My Morning Routine

I’ve recently decided that in order to accomplish the things I aim to accomplish in a day and to promote a better lifestyle for myself overall, I need to start getting up by at least 7, about 2 and a half hours before I have to leave for work. Soon, I’ll aim to make it a little earlier than that when I can get it together enough to go to sleep a little earlier. I like the idea of being a morning person. I always felt like “morning people” had their ish together. They seem more productive, healthier, even happier sometimes. I wanted to be like that. What I find though, is that I am not like that naturally.

I’m on Bumble (a dating app) and one of the questions you can choose to answer about yourself for your profile is what you would do with an extra hour in the day. Unsurprisingly, this seemingly innocuous question really got me thinking about my priorities and how I use my free time. If I had an extra hour in the day, would I really use it to accomplish something beyond what I do now? Or would I waste it on small and petty things like scrolling or watching Netflix more than I should? And now, I don’t have an extra hour in the day, I have TWO! So how do I use them? If I’m making the effort to wake up earlier, shouldn’t I honor that by doing good things and not wasting my time?

To help me use my time wisely and, ideally, productively, I laid out the outline of a morning routine that seems to work for me. It lets me feel like I’m having a slow morning, savoring my time, while still prioritizing some longer-term goals. If you’re thinking about changing your morning schedule to include more time or need some ideas of a morning routine to start figuring out what works for you, keep reading as I explain how I spend my mornings.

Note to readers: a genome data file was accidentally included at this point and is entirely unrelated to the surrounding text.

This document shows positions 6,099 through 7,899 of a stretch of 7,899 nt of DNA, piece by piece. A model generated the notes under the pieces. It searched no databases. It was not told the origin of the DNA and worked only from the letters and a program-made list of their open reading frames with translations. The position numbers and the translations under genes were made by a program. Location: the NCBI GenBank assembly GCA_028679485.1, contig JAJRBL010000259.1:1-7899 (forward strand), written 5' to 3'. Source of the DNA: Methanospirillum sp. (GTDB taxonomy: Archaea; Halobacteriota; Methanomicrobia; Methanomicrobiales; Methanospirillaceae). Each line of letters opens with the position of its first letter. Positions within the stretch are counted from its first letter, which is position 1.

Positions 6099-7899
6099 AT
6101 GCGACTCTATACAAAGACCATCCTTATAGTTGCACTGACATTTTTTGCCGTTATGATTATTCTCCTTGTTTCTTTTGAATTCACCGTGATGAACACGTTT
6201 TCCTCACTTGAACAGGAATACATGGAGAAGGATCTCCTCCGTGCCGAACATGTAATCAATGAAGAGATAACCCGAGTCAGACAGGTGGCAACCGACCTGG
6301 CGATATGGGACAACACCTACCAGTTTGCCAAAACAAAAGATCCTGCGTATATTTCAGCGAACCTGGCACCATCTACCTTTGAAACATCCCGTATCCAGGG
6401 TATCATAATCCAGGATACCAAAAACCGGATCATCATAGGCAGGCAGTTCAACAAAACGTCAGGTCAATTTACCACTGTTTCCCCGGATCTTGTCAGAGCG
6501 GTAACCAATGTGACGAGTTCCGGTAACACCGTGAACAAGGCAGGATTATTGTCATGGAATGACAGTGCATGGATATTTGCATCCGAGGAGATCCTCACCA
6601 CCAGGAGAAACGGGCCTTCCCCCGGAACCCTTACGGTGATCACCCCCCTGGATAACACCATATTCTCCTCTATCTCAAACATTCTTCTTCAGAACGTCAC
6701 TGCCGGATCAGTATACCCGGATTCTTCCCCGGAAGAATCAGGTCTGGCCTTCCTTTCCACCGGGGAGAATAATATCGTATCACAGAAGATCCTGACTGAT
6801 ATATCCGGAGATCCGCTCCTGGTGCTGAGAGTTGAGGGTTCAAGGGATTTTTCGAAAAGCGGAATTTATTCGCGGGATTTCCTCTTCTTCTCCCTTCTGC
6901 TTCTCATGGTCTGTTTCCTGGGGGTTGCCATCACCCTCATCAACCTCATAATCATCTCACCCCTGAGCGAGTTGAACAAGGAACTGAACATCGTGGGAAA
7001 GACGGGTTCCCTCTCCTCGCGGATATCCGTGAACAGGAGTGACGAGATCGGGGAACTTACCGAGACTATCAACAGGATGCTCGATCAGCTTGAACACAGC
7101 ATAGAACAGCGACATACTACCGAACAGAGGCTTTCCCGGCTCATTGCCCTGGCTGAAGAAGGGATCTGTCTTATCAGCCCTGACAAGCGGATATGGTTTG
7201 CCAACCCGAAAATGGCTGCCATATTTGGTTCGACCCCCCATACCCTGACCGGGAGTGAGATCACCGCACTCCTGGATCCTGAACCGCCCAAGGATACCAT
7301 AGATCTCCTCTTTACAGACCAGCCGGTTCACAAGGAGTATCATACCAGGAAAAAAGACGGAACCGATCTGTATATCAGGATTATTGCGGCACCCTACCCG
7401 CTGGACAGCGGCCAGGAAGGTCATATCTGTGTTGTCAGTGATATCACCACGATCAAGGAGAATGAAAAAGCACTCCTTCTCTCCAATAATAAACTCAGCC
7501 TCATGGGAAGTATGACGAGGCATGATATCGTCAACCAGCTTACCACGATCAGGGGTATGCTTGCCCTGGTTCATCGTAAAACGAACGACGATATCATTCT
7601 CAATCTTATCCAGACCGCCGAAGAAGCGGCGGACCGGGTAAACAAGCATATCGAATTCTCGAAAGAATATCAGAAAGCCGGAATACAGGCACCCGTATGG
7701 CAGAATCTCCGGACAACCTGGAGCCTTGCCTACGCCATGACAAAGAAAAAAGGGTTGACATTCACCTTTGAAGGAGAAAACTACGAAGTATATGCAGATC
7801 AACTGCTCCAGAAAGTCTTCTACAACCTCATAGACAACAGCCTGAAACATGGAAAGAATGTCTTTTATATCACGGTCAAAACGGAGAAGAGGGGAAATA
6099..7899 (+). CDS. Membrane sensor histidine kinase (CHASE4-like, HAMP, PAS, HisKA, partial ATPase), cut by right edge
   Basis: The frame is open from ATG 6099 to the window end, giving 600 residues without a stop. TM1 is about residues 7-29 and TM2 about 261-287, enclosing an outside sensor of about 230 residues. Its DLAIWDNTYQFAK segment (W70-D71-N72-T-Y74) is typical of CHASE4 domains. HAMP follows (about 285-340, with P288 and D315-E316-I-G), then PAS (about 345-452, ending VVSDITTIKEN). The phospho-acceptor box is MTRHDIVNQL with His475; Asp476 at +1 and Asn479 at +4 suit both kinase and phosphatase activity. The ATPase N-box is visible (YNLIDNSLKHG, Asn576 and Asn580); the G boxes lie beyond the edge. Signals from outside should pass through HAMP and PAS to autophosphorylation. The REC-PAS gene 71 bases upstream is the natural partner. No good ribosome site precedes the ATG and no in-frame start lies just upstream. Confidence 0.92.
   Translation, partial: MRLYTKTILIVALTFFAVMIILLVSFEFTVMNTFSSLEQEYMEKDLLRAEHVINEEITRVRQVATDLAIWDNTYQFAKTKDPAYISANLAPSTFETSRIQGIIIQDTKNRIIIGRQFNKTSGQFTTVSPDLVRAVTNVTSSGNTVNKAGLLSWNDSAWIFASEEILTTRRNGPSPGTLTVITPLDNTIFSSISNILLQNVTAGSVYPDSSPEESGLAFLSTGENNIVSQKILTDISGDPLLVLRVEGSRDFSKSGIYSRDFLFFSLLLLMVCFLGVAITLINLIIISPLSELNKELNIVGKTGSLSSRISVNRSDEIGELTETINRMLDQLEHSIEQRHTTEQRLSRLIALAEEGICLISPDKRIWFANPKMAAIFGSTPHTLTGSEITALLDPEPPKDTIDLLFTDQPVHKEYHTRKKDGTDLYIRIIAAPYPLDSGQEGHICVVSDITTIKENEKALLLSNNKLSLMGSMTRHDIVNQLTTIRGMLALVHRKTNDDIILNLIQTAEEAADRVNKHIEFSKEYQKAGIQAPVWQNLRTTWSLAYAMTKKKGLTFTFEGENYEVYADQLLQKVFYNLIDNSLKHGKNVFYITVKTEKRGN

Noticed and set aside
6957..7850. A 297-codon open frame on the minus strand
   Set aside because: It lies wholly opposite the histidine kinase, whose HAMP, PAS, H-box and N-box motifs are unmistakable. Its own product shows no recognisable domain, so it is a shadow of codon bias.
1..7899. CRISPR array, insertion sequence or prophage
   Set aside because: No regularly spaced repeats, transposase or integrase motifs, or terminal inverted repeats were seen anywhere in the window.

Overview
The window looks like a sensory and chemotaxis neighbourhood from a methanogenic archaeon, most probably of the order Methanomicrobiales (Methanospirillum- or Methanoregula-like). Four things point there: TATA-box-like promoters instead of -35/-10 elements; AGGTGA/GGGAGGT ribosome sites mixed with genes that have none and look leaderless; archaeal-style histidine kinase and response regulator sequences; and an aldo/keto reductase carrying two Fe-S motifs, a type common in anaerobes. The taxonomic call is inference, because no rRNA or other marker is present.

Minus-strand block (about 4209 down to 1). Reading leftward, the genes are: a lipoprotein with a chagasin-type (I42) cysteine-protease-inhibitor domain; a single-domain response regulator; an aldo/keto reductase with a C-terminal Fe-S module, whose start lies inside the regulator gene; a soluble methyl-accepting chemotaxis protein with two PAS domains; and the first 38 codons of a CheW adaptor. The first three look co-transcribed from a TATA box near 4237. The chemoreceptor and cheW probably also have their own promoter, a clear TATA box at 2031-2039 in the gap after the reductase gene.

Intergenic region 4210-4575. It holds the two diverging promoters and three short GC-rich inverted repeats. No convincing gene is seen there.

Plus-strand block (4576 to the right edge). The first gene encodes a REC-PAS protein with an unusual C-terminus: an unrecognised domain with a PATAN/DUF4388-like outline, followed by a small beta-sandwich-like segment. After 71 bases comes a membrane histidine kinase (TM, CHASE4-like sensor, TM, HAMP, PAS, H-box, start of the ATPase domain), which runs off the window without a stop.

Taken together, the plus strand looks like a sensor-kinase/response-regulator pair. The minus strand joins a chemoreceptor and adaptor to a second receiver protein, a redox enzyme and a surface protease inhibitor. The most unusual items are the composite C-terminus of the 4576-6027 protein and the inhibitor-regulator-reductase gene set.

Waking Up: To start with, getting up at seven is not easy. I used to have my alarm set to seven but I would always snooze it until at least 7:45 if not 8. I also found that I needed something to really wake me up from that sleepy daze that so easily lends itself to falling back asleep after you’ve shut your alarm off for good. Scrolling on my phone really did the trick but then I was starting my day with a surge of anxiety as I tried to engage with posts and keep up with all the trends and think about how my content will never look like their content (also, duh, that’s the point!). This simply wouldn’t do.

So instead of relying on my phone, I plug it in at night somewhere I can’t reach it from my bed (which also helps with the scrolling before I go to sleep) and I use my Amazon Echo Spot, Alexa, to wake me up. While Alexa does have an alarm clock feature, it also has a snooze function and I’m trying to avoid the snooze trap. As an alternative, I use the Morning Routine function. This is where you can have your Alexa start reading the news, giving the weather, reading a daily bible verse, or whatever series you prefer at either a voice command (something like “Alexa, good morning”) or a specific time, like 7 every morning. And there is no snooze. She keeps going until the routine is over. By the end of it I’m awake and at little to no risk of falling back asleep. I still haven’t picked up my phone and I can get started with my day without the anxiety of Instagram or the disappointment of sleeping later than I wanted to. If you don’t have an alexa/google home/ something like this, I also thought about having someone call me and having a short conversation with them to get my morning going. Whatever you’ve got to do.